PEDV's impact: Now and tomorrow

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As I write this, it has been 364 days since the first U.S. case of Porcine Epidemic Diarrhea Virus (PEDV) was diagnosed at the Iowa State University Veterinary Diagnostic Lab. I believe everyone was concerned about that news. 

A new disease always brings a chill of apprehension, but I doubt anyone knew just how concerned they should have been on May 17, 2013. As it turns out, “very concerned” or “scared to death” both may have been appropriate. The truth is, we still don’t know which better describes this menace to baby pigs.

Not the Foreign Animal Disease We Feared

For years, the U.S. pork industry has feared, considered and planned for the introduction of a foreign animal disease, with virtually all of the attention on Foot-and-Mouth Disease, African Swine Fever and Classical Swine Fever. Any of these would immediately close exports markets, destroying demand for roughly 23 percent of U.S. production.

Domestic supplies would increase dramatically, pushing prices down sharply in order to clear the market. That assumes that domestic demand would remain relatively strong in spite of what almost certainly will be a public relations hurdle as news services cover control and eradication efforts. 

PEDV though, is not a demand-killing bug. In fact, pork demand has remained strong since PEDV first appeared, with real per capita pork expenditures growing nearly 6 percent in 2013 and over 5 percent in 2014 through March. 

There have been virtually no instances in which the safety of pork has been questioned due to PEDV, and consumers and the popular press have remained calm. This is due in large part to fact-based messages regarding food safety being shared by the pork industry.

The irony of PEDV is that as a supply-impacting disease, producers could be financially better off this year for the following reasons:

1) Demand for pigs is inelastic. This means that any reduction in the pig supply will cause a price increase that is larger in percentage terms than the supply reduction. Further, the relative price change (i.e., price flexibility or multiplier) normally ranges from -2 to -3. So, for every 1 percent reduction in quantity supplied, prices will usually rise 2 to 3 percent.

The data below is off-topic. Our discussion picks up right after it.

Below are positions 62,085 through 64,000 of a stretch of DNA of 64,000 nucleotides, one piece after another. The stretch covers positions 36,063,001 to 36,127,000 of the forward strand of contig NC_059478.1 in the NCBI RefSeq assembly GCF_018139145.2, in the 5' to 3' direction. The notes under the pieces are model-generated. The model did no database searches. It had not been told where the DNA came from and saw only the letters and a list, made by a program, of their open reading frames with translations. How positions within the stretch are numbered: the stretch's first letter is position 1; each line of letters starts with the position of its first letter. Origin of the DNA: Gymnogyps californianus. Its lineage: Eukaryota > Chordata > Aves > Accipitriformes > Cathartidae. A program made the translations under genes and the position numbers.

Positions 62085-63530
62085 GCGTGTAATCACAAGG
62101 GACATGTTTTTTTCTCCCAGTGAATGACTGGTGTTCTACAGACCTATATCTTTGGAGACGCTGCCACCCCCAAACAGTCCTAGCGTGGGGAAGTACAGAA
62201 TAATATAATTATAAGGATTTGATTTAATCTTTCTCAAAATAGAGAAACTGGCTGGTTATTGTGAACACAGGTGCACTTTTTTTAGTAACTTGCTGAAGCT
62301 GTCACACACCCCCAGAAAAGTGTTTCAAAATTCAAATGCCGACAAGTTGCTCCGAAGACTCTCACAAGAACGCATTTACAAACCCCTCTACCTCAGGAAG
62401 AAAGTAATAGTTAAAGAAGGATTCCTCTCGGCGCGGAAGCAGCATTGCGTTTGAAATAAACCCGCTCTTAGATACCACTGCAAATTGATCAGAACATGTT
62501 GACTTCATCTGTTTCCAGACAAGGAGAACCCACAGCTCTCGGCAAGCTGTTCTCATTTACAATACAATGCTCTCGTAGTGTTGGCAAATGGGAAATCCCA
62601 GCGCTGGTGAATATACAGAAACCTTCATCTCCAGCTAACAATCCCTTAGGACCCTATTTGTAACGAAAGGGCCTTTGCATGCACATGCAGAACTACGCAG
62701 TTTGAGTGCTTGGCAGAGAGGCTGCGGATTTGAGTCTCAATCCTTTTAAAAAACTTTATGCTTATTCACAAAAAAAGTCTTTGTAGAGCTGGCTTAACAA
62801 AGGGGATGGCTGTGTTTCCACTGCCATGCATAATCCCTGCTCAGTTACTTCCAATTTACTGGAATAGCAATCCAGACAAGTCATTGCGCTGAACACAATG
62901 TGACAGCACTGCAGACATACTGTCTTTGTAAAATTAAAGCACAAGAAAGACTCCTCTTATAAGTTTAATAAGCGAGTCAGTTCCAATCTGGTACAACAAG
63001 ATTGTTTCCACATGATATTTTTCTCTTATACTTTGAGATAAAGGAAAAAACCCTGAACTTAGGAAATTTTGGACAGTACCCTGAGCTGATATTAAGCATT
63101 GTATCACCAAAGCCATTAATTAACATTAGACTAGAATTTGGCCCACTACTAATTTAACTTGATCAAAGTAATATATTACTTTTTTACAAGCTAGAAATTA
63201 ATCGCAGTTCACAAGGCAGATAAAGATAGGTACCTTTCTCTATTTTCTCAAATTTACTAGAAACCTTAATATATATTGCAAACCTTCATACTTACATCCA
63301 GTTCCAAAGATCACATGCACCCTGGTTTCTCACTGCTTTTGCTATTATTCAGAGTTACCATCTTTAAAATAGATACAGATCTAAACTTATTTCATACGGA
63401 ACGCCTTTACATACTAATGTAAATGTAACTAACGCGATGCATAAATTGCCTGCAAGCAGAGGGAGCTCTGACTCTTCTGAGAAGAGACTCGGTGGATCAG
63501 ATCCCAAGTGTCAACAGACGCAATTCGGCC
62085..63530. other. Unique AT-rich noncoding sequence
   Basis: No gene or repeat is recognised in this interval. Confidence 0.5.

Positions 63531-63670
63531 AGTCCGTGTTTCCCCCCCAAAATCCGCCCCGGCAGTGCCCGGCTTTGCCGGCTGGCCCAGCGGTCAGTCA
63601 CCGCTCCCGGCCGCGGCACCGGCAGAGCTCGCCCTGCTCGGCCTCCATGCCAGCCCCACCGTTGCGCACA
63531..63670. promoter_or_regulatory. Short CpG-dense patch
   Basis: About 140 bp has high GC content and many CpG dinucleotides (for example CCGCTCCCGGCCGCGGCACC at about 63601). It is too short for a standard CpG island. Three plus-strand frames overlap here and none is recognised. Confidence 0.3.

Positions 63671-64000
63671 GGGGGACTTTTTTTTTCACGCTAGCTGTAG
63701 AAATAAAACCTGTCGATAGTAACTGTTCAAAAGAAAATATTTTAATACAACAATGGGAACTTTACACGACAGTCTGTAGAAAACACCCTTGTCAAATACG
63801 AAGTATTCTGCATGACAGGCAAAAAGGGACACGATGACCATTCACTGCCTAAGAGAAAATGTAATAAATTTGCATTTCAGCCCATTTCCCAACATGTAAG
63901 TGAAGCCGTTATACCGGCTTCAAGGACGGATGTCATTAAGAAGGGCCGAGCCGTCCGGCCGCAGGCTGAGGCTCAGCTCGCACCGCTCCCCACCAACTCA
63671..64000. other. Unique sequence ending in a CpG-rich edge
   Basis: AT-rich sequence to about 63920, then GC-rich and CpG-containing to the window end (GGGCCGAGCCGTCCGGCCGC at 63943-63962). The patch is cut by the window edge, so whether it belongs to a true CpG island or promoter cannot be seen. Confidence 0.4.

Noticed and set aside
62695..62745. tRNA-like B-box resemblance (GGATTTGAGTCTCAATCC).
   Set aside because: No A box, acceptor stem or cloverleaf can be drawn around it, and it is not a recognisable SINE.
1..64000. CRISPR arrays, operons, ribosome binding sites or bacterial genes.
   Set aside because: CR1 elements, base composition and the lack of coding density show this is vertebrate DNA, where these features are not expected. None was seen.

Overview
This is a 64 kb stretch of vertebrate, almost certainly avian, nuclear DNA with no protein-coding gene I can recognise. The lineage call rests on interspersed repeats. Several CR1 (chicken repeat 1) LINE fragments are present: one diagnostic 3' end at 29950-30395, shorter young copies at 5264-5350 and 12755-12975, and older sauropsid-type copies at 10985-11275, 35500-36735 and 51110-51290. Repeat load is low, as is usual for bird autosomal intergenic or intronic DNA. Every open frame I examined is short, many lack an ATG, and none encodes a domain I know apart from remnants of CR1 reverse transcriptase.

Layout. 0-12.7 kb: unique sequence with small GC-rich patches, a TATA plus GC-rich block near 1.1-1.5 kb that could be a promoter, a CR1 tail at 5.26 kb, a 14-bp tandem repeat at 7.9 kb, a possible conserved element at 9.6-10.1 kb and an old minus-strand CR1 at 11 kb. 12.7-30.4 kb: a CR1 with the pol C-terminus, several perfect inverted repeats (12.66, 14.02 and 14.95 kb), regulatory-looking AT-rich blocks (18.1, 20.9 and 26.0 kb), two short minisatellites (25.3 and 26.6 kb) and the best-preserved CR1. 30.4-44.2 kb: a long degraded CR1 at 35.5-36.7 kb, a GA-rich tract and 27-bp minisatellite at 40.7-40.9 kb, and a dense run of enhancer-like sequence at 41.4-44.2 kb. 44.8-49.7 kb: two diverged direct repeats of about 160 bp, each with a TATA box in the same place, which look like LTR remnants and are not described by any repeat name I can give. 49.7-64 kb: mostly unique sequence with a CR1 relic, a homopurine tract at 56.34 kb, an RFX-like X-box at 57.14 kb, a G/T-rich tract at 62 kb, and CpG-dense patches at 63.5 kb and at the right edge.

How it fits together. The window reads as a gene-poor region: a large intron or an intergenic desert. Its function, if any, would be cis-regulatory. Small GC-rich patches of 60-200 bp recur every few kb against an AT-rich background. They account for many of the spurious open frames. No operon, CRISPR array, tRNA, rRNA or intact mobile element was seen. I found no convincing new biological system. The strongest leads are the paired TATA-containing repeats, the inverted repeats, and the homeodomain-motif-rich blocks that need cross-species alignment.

Since total revenue is price times quantity, a 1 percent decrease in pig output causes a 1 to 2 percent increase in total revenue for producers.

2) Some producers are not losing a large percentage of yearly output to PEDV. Current evidence indicates that most herds return to normal production within five to eight weeks, with most losses in the first three to four weeks. So, 8 to 12 percent of output is being lost on infected farms. Larger producers with multiple sow farms may avoid having PEDV at every location.

The obvious exceptions are single-site producers who farrow less frequently than once every two months or so. They could see pig losses proportionally larger than the price increase witnessed so far in 2014, meaning their total revenue would decrease. 

Record Profits Expected

For producers as a whole, add to higher revenue the fact that production costs are 10 to 15 percent lower this year, and it is easy to see that 2014 will likely be a year of record profitability for producers.

So who will be hurt by PEDV? Consumers and middlemen (packers, processors, distributors, retailers) and people who work for them. Consumers will pay higher prices for pork and other proteins since high pork prices will allow those values to rise, as well. Middlemen and their employees will be hurt by reduced throughput and, most likely, operating hours. 

How Big Has the Impact Been? How Big Will It Be?

No one knows the answer to those two questions with certainty because our data systems are not geared to accurately tell us how many pigs have died from the disease. There are three different data sources, each of which approach the issue from a different point of view.